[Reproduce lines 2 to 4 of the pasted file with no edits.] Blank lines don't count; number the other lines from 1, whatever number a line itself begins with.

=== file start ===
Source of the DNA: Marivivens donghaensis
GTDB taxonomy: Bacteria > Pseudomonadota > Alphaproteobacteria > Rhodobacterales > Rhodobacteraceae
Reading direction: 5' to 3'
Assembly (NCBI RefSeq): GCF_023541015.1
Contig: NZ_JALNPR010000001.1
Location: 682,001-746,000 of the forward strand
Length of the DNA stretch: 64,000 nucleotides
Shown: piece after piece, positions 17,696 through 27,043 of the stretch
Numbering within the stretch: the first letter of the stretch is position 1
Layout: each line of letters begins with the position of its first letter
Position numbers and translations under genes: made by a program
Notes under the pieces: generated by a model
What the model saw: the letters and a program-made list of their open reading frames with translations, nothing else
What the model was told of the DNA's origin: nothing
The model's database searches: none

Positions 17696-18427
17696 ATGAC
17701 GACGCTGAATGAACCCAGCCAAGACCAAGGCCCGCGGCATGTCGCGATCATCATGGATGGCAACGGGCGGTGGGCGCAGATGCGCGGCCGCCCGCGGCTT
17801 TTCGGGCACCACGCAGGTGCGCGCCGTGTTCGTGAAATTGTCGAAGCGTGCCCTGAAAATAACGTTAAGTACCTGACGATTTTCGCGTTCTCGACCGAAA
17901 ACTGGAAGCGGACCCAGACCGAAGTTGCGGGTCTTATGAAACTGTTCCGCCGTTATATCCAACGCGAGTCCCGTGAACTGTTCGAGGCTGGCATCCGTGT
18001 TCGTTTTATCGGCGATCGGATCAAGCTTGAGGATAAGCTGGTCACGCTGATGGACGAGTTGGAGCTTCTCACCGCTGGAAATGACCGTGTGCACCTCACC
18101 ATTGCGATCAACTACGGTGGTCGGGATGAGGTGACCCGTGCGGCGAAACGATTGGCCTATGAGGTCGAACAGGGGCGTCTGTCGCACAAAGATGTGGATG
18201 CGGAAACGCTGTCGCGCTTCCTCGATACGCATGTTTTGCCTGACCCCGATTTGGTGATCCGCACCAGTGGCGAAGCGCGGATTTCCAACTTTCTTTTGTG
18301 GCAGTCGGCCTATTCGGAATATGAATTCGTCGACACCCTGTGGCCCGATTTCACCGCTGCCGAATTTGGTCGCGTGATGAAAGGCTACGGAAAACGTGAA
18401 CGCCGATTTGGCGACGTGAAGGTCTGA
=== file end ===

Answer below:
GTDB taxonomy: Bacteria > Pseudomonadota > Alphaproteobacteria > Rhodobacterales > Rhodobacteraceae
Reading direction: 5' to 3'
Assembly (NCBI RefSeq): GCF_023541015.1